3. Employees Only. I love to sit at the bar in Employees Only, drinking gorgeous cocktails (the ginger smash is particularly good, although I've had a spot-on mojito there too). I'm not sure whether I was annoyed or flattered when I started spotting it on various lists of NYC's best purveyors of cocktails--it's kind of nice to share these secrets only with friends but equally, it's quite nice to have some confirmation that the place you are drinking in really is one of New York's finest. They even have a psychic at the entrance, just in case you can't make up your mind which cocktail to have ("I see a Billionaire in your future...").


4. Ess-a-Bagel. Ess-a-Bagel's bagels are big, soft, tasty and cheap, which is everything that English bagels are not. The range of fillings is pretty staggering in this Austrian bakery, but if I go at lunchtime, a toasted poppy bagel with a little bit of butter is big enough to keep me going until cocktail hour (or, at least, until coffee time). I also like Absolute Bagels but as they are on Broadway and about 107th Street, I only visit when I'm staying at one of the two hostels up there. Ess-a-Bagel have a midtown location on 3rd Avenue, which is pretty close to the hotel on my next trip so it's entirely possible that I will be breakfasting there on at least one occasion.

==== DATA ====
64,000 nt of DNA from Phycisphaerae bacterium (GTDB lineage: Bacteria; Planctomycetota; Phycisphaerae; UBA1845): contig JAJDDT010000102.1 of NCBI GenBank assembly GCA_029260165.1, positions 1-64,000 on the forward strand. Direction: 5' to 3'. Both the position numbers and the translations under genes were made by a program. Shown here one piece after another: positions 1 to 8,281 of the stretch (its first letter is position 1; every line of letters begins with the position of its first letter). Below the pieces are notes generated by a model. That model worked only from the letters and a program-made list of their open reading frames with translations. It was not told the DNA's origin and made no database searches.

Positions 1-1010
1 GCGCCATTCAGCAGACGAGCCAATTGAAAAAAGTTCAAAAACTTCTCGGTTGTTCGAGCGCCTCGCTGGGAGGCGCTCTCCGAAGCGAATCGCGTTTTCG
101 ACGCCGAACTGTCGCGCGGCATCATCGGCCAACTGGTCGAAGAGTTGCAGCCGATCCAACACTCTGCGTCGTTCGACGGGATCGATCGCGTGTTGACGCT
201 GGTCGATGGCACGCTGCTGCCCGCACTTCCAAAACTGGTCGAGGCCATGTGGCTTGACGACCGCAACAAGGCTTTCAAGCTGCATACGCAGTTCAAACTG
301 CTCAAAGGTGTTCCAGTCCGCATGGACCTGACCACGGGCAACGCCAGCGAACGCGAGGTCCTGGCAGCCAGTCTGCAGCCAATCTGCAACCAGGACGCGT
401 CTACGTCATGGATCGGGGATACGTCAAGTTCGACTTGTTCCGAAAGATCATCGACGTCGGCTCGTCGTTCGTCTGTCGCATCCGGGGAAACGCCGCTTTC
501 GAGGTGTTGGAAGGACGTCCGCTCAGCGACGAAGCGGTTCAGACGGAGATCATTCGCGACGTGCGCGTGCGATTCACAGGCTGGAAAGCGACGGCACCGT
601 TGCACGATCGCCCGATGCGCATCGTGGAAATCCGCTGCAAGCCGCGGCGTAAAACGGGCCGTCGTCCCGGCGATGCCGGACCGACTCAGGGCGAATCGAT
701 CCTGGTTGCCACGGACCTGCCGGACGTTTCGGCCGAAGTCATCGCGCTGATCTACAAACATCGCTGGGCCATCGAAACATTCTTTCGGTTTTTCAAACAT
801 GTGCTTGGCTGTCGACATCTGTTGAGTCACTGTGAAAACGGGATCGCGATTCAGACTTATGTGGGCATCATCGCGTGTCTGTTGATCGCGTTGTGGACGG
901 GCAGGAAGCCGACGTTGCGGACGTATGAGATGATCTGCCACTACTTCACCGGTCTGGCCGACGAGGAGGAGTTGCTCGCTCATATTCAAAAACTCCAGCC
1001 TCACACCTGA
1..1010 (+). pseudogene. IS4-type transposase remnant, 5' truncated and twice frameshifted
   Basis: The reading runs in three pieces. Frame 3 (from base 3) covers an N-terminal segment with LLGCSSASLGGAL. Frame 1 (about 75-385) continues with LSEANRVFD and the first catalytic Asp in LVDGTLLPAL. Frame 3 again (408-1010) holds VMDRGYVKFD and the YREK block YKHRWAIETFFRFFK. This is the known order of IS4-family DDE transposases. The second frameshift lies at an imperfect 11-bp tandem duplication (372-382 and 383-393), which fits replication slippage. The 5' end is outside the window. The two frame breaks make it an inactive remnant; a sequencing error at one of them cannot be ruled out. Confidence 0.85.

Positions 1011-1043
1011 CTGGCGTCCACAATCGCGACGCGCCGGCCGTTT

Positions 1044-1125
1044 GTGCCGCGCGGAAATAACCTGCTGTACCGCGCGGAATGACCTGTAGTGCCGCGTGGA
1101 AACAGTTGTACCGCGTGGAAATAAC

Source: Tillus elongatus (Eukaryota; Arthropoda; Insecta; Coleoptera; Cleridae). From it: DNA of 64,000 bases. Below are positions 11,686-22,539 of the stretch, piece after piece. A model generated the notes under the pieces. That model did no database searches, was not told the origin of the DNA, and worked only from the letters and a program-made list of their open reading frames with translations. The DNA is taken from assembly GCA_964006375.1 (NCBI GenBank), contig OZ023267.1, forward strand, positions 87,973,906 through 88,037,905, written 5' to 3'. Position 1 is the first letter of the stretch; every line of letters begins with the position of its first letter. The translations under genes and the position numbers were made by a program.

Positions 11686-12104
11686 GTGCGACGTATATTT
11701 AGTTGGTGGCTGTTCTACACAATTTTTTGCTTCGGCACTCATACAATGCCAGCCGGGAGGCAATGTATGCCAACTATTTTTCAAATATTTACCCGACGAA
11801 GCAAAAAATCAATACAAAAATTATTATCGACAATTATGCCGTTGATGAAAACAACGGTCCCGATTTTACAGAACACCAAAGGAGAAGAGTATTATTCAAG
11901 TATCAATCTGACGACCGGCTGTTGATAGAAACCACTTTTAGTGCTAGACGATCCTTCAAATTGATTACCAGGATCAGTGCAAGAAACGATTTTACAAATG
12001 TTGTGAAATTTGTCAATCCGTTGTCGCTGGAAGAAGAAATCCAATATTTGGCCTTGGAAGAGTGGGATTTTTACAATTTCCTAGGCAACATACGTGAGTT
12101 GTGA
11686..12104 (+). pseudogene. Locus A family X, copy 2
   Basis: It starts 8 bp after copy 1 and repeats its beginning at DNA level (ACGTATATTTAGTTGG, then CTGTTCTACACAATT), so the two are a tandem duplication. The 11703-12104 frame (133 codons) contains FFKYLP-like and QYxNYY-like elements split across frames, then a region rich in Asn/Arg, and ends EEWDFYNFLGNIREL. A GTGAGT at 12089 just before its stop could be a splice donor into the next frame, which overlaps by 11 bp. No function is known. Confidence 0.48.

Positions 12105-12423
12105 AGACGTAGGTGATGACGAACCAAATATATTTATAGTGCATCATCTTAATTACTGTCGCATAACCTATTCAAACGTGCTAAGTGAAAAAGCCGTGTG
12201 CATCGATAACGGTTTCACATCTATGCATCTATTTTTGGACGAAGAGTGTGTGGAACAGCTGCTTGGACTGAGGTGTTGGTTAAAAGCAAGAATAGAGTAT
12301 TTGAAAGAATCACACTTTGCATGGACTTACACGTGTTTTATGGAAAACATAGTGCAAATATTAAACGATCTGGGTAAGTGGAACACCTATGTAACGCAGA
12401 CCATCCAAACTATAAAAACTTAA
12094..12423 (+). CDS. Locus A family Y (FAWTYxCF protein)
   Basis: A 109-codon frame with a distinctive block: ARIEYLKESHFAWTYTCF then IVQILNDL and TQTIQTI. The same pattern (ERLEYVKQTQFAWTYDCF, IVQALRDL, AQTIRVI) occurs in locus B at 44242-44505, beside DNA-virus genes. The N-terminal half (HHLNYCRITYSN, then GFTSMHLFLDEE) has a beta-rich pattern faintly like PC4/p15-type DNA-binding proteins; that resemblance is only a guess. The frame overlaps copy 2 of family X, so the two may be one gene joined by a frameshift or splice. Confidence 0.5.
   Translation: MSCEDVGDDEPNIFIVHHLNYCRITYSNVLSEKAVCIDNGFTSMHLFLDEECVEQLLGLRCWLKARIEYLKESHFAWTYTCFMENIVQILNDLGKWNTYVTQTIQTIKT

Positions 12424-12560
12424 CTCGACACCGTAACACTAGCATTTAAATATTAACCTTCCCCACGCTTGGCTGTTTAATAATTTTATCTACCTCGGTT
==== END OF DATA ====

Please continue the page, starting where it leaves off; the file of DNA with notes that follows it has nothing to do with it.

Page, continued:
Retail Therapy
5. J. Crew. I don't care if J. Crew is boring and I don't care if the first family wear their clothes. I don't even care (much) if the shocking exchange rate means that their cute, colourful cardigans, sparkly tops and pretty skirts aren't quite as good value as they were last May or even last October. I find more clothes I like after a good one-day cruise of the various branches than in a whole year of winding my way through the depths of Top Shop. Also, I like the little steps up to the SoHo store and the fact that they give you little bottles of water while you wait for the fitting rooms. Easily pleased? Moi? Jamais...